Fleet usage for the 371 ships carrying liquefied natural gas will slide in 2013 and 2014 from a six-year high as demand growth slows and the supply of new vessels expands, DVB Bank SE said.
Ship yards will build LNG carriers with combined capacity of 8.3 million cubic meters, or about 16 percent of the existing fleet, during the next two years, the bank’s Rotterdam-based research and strategic planning unit said in an e-mailed report today. Liquefaction plants, which produce cargoes, will add about 9.7 percent of additional capacity over the same period, lowering vessel usage in both years, it said.
“Fleet growth remains a threat and is likely to impact fleet utilization in a visible way post 2013,” DVB said in the report. Vessel employment will remain “flat” and further orders of new ships may also cut charter rates, it said. “We notice a slight slowdown in demand growth.”
Rates rose to a record $150,000 in June as cargoes to Asia from the Atlantic Ocean increased, according to data from Fearnleys LNG, a unit of Oslo-based shipbroker Fearnleys A/S. They subsequently slumped again before rebounding as the supply of cargoes on the trade route fell and then increased. Costs for the ships are at $115,000 daily for shipments to Asia, according to Fearnleys.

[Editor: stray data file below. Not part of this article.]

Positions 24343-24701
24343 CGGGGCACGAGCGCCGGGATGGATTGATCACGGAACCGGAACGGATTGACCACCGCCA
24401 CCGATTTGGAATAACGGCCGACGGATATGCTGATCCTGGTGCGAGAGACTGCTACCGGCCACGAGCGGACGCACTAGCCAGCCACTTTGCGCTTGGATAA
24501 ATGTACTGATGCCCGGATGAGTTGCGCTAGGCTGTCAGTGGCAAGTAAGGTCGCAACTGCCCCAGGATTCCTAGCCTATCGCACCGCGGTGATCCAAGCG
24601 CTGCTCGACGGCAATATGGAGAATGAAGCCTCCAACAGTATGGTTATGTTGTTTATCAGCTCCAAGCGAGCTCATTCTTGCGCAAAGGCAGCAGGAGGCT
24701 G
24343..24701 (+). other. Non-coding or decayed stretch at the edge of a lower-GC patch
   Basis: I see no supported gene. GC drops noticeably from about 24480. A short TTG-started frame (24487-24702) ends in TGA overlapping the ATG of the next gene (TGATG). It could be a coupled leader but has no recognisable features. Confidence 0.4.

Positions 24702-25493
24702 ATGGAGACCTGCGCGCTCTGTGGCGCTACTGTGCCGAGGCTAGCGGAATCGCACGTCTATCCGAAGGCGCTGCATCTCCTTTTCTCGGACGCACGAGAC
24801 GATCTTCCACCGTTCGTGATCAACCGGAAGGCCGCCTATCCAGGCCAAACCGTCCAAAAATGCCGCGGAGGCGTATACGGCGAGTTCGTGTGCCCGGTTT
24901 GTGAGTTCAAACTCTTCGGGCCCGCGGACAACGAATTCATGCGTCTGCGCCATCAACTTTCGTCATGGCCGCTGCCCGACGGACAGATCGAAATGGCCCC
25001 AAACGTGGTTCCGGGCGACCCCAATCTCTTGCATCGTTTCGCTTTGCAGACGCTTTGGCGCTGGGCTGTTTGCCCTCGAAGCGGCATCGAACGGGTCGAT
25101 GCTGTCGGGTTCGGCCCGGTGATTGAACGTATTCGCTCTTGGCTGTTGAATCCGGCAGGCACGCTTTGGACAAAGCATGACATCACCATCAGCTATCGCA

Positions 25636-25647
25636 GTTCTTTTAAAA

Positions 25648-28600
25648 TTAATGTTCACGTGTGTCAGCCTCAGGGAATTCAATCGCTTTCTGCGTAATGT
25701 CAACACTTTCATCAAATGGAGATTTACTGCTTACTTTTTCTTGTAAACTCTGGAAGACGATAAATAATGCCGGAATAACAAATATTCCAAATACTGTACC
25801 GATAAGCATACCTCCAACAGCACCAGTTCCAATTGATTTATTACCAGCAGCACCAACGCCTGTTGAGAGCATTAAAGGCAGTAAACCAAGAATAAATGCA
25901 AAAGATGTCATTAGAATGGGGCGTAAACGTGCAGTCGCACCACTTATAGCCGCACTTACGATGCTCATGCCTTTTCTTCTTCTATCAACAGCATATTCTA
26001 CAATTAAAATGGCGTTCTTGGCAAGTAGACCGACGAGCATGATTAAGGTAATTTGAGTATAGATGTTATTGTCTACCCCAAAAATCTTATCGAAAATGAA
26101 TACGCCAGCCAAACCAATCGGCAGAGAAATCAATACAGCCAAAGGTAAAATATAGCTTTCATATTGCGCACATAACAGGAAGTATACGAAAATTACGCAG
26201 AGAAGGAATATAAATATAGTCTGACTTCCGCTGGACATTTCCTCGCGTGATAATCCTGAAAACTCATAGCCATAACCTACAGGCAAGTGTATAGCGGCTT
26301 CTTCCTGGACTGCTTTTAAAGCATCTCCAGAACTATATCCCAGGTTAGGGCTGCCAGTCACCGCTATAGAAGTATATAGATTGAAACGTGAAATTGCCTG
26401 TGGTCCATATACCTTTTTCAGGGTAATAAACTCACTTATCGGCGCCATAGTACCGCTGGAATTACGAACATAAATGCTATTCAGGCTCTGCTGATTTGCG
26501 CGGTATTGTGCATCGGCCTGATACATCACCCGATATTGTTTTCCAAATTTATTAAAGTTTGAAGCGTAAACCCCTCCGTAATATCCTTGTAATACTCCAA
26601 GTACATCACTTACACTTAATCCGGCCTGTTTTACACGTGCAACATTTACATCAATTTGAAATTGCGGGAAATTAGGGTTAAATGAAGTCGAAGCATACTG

Liquefaction capacity will expand to 329 million metric tons by the end of 2014 from 300 million tons at the end of this year, according to the report. The plants convert natural gas into a liquid for transportation to terminals by chilling it to minus 260 degrees Fahrenheit (minus 162 degrees Celsius).
Fleet utilization will drop to 89.5 percent next year and to 87.7 percent in 2014 from 90.1 percent in 2012, DVB said. Twenty ships will start trading next year and 32 in the following 12 months, it said. Liquefaction capacity will rise to as high as 470 million tons by 2018, the bank said.
“While the fleet is expected to grow further during the next few years, it remains to be seen whether liquefaction plants coming on stream are enough to absorb excess capacity as we don’t expect a significant amount of vessels to be scrapped,” DVB said. Prices for new ships may start increasing once new liquefaction capacity is known as high-cost projects are finalized, it said.
“Any increase in ordering activity from current levels could easily derail the case for an increase in newbuilding prices due to fleet overcapacity,” the bank said, adding second-hand prices were expected to remain stable.